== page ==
A new conversational training focused on fairness, altruism, and delay of gratification was created in order to train these skills. The conversational approach (Siegal, 1999) assumes that child is involved in conversational interactions, typical of social life, early in development. The conversational activity, in particular during the school-age period, allows transforming the implicit knowledge into explicit knowledge, discussing them with others.

The training was designed to have three one-hour sessions each, conducted in class by a researcher over a period of about two weeks of school time. For each topic (i.e., fairness, altruism, and delay of gratification ability), two stories have been invented or created based on children's (Varela, 2014) or on scientific literature (Larsen et al., 2017), with the aim of stimulating group reflection and understanding of one's own and other points of view. According to literature about the training programs (Bianco et al., 2019; Bianco et al., 2021), each story was followed by four multiple-choice questions create with the purpose of verifying child's actual understanding of the content, his/her ability to put themselves in the shoes of the story characters (perspective-taking) and to stimulate the subsequent discussion.


Performance on the ICT as well as on the UG was evaluated through non-parametric statistics (binomial analysis and Mann-Whitney U test). We conducted some preliminary analyses to verify the homogeneity of the groups for the considered variables at the pre-test session. We controlled gender differences and no significant results emerged. To assess differences in the pre-test rate of acceptances of hyperfair, fair and unfair proposals and of ICT’s success the Mann-Whitney U test (Bonferroni corrected for multiple comparisons) by paired-group showed no significant differences between the two groups (p > .05). For the other variables, we conduct the t-test for independent samples and it didn’t show any statistically significant differences between children assigned to the TG and children assigned to the CG (p > .05), with exception of the verbal abilities, t(108) = 2,376, p = .019. For this significant difference in subsequent analyses, we controlled verbal abilities scores.

Subsequently, in order to analyse the effect of training, we performed a GLM for repeated measures for each decision-making continuous variable explored, that is, DG, DT, IT with time (pre-test and post-test) as the within-subjects factor and groups (training and control) as the between-subjects factor, and verbal ability as the covariate. Pairwise comparisons revealed that, as shown in Figure 1, for the DG, children in the TG showed significantly higher post-test offers compared to the post-test offers in the CG, F(1, 108) = 5.431, p = .022, η2 = .071, θ = 0.700. Furthermore, for the IT children in the TG showed a significantly higher post-test investment compared children in the CG, F(1, 108) = 4.270, p = .041, η2 = .038, θ = 0.535, showing the efficacy of the training program (see Figure 2). However, for the DT, GLM for repeated measures does not show significant effect of training, F(1, 108) = 0.143, p = .706, η2 = .006, θ = 0.130. In order to evaluate the effect of training for the dichotomous variables, that is, the UG—fair, unfair and hyperfair proposals—and ICT, we used the McNemar’s statistic in the two groups. This test was significant for both CG and TG for the ICT (TG, N = 55, χ2 = 10.9, p < .001; CG, N = 55, χ2 = 10.9, p < .001), showing an effect of the time and it was no significant in the two groups for UG fair proposal (TG, N = 55, χ2 = 0.40, p = .527; CG, N = 55, χ2 = 0.50, p = .480), UG unfair proposal (TG, N = 55, χ2 = 0.258, p = .108; CG, N = 55, χ2 = 0.07, p = .796) and UG hyperfair proposal (TG, N = 55, χ2 = 1.0, p = .317; CG, N = 55, χ2 = 0.82, p = .366). These results show that the training had no efficacy in the performance of these tasks.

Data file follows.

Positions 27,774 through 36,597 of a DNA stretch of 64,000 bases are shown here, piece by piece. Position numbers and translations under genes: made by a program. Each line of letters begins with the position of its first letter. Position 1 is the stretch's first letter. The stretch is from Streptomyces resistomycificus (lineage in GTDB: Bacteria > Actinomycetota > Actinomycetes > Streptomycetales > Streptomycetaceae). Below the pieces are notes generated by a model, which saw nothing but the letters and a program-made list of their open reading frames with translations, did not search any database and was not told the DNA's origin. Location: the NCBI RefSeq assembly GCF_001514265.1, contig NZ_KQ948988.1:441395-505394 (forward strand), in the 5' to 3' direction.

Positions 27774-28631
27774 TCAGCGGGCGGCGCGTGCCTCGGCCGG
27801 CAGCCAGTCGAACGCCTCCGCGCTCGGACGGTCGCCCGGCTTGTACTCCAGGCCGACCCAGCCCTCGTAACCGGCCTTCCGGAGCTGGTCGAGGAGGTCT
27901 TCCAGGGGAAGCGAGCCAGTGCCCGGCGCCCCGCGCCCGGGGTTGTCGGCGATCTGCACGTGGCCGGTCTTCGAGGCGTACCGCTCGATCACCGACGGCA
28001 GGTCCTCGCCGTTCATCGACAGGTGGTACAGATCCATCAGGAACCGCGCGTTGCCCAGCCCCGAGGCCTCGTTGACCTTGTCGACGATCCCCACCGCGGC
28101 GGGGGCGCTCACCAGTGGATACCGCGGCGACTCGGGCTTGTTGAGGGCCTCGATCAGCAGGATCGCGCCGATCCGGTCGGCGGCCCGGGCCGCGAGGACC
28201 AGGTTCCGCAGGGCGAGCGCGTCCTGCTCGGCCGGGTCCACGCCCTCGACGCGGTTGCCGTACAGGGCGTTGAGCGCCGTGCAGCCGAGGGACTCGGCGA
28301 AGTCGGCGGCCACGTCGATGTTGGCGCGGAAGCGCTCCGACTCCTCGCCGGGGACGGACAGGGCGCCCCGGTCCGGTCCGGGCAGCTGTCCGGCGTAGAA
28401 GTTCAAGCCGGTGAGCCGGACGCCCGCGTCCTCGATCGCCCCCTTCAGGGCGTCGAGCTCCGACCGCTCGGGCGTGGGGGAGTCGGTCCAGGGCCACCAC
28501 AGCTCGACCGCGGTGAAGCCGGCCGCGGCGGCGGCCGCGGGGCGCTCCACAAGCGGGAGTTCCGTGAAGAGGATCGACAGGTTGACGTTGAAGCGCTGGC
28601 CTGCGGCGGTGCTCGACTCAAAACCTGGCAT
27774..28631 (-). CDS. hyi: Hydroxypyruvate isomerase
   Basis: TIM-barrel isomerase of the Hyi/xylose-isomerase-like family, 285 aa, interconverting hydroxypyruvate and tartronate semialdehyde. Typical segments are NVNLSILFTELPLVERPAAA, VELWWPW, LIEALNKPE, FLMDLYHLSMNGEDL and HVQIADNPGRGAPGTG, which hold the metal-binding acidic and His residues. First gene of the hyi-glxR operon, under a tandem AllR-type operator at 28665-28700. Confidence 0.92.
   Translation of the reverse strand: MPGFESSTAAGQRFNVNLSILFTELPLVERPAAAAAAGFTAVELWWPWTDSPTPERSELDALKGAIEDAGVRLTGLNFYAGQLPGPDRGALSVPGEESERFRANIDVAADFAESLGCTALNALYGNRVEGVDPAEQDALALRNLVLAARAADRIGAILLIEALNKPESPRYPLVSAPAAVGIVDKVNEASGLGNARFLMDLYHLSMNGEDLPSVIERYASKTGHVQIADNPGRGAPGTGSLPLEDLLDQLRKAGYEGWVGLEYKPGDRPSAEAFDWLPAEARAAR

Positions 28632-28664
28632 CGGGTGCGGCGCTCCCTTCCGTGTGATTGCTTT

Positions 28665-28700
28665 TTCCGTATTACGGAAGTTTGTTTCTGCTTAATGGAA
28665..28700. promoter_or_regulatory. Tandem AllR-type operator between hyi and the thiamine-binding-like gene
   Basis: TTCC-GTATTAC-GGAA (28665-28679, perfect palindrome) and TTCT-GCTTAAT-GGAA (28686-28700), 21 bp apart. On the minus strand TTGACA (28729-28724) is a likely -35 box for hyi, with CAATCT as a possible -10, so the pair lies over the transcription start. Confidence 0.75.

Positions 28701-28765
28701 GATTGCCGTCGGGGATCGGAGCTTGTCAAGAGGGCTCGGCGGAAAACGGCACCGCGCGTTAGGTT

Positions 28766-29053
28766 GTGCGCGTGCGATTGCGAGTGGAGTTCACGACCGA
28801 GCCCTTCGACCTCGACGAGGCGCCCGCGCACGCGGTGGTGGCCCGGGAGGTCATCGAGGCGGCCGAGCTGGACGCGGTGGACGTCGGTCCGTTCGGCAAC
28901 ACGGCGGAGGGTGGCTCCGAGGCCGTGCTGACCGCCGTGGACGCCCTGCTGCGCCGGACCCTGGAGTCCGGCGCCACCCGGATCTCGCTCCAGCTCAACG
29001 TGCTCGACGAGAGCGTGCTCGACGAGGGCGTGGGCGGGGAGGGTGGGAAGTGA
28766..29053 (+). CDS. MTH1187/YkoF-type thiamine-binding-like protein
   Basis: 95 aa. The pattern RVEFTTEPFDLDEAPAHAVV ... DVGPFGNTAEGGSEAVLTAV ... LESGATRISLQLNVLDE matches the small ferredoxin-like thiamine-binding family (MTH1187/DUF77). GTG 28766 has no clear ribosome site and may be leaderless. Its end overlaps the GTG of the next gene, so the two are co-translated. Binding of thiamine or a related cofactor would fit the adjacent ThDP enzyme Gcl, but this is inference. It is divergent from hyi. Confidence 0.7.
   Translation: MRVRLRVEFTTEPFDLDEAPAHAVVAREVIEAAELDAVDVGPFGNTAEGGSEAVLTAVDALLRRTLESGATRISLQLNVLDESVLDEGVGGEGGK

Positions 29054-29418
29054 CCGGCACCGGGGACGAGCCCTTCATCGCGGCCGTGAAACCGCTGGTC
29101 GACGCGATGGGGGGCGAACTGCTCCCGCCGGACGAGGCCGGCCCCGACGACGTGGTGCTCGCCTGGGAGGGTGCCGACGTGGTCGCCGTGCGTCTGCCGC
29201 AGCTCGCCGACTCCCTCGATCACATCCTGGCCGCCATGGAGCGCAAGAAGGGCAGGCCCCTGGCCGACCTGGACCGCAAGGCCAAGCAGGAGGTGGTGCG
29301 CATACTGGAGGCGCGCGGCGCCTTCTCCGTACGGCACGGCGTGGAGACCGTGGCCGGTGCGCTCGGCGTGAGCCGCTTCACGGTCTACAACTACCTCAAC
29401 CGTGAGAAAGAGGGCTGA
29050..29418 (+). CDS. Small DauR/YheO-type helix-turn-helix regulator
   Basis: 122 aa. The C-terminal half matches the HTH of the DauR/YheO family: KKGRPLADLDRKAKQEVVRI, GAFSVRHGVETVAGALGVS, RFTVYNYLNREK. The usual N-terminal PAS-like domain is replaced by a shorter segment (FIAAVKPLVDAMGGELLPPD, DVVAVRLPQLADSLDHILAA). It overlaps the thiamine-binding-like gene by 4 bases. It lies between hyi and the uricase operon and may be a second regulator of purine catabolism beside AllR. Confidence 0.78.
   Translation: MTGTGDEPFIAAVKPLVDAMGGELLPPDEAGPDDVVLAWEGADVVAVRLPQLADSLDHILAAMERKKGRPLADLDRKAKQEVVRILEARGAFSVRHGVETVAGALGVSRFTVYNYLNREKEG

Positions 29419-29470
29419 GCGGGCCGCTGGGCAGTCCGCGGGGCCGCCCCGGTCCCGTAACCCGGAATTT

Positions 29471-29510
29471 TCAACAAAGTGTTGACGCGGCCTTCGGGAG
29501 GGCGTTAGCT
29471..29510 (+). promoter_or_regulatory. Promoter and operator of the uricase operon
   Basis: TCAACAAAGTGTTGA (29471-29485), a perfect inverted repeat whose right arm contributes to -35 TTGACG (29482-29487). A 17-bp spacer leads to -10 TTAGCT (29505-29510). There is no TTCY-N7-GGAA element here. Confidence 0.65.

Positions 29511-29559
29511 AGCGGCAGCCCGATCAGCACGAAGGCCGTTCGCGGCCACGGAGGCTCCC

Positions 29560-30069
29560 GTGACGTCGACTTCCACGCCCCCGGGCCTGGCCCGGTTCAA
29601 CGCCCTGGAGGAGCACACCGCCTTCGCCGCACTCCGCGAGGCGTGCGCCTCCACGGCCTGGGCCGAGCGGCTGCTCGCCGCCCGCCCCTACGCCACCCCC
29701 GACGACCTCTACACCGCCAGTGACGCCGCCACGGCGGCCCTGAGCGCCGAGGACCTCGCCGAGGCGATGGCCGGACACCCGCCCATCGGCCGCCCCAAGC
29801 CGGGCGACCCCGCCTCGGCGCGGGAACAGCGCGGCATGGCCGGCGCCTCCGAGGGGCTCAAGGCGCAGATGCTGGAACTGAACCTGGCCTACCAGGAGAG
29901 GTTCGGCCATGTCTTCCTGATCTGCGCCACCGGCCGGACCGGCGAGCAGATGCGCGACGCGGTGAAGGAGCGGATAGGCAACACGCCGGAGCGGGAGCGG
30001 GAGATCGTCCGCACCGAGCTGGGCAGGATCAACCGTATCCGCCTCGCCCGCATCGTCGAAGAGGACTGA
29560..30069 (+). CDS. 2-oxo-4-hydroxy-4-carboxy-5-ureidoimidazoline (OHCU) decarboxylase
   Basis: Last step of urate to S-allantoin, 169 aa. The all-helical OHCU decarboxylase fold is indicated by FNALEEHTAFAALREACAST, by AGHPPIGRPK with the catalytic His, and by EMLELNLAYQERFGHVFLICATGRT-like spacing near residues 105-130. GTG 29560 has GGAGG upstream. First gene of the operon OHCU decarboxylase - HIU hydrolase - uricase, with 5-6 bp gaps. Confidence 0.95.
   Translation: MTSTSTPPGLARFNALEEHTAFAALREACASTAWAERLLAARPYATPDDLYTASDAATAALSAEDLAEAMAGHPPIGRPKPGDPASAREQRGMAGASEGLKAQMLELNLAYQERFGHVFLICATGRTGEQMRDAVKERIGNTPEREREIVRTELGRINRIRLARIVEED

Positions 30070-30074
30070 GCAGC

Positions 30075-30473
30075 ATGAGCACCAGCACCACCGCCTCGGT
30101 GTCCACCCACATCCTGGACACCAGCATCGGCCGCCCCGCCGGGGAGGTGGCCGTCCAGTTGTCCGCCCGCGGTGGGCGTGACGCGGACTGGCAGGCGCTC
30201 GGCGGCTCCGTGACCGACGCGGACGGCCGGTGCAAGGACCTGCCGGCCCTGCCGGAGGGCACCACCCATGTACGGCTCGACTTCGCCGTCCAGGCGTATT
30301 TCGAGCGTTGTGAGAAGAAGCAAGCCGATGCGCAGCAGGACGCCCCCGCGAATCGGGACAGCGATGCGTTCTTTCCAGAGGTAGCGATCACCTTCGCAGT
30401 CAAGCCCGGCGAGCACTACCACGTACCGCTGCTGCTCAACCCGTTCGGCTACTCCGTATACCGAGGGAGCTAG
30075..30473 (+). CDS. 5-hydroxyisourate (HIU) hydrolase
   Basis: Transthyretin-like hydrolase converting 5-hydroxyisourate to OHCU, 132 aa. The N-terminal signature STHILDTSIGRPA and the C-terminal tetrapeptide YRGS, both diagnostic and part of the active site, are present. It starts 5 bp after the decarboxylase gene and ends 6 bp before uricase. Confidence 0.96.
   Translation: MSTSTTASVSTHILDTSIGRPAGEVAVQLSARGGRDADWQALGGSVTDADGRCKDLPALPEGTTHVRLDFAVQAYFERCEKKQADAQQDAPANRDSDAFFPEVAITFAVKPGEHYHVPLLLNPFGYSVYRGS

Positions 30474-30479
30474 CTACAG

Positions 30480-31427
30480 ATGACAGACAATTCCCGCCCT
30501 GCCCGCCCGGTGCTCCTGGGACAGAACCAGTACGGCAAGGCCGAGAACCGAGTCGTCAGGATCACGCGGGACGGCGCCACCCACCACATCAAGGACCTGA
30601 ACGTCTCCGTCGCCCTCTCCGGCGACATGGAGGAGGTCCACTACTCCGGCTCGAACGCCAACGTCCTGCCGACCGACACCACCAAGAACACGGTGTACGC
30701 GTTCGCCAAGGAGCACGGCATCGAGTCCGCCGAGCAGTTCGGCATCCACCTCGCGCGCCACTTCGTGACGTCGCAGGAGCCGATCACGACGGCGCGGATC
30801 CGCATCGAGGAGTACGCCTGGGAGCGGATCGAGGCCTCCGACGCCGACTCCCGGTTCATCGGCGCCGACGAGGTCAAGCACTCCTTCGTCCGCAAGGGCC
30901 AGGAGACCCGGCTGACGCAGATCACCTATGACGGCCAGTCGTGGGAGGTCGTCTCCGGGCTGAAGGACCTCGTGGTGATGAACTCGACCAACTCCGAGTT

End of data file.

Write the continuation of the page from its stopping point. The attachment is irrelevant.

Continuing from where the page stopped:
Click to enlarge
Figure 1

Dictator Game Proposals for Training Group and Control Group at Pre-Test and Post-Test

Click to enlarge
Figure 2

Investment Task Performance for Training Group and Control Group at Pre-Test and Post-Test


In this study, we tested the efficacy of a conversational training about fairness, altruism, and the ability to delay gratification in children aged from 8 to 10 years. Results evidence that the training increases altruistic behaviour and the ability to delay gratification, whereas does not impact the fairness behaviour.